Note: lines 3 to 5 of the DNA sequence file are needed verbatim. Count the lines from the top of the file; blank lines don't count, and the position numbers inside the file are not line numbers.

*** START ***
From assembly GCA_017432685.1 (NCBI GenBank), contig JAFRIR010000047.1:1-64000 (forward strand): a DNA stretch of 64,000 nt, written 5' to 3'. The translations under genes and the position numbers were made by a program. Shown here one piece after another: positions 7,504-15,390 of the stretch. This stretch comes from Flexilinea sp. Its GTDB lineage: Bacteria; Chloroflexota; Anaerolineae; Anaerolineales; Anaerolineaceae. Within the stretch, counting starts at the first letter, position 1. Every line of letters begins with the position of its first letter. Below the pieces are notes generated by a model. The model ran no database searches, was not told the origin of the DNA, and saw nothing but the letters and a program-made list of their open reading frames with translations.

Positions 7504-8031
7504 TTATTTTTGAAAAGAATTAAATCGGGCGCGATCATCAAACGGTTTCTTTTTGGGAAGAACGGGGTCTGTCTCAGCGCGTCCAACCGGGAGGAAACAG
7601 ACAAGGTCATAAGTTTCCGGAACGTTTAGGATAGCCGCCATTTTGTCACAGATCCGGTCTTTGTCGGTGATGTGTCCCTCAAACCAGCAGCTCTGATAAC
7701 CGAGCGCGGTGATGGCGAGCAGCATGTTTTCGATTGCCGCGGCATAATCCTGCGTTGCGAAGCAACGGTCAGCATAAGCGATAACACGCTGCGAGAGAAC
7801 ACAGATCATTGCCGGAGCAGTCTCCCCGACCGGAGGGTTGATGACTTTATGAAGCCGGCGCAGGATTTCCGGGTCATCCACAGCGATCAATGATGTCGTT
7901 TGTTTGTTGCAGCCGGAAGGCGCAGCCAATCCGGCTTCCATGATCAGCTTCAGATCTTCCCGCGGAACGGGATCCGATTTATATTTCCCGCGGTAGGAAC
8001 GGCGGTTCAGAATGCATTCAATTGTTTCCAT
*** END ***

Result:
7504 TTATTTTTGAAAAGAATTAAATCGGGCGCGATCATCAAACGGTTTCTTTTTGGGAAGAACGGGGTCTGTCTCAGCGCGTCCAACCGGGAGGAAACAG
7601 ACAAGGTCATAAGTTTCCGGAACGTTTAGGATAGCCGCCATTTTGTCACAGATCCGGTCTTTGTCGGTGATGTGTCCCTCAAACCAGCAGCTCTGATAAC
7701 CGAGCGCGGTGATGGCGAGCAGCATGTTTTCGATTGCCGCGGCATAATCCTGCGTTGCGAAGCAACGGTCAGCATAAGCGATAACACGCTGCGAGAGAAC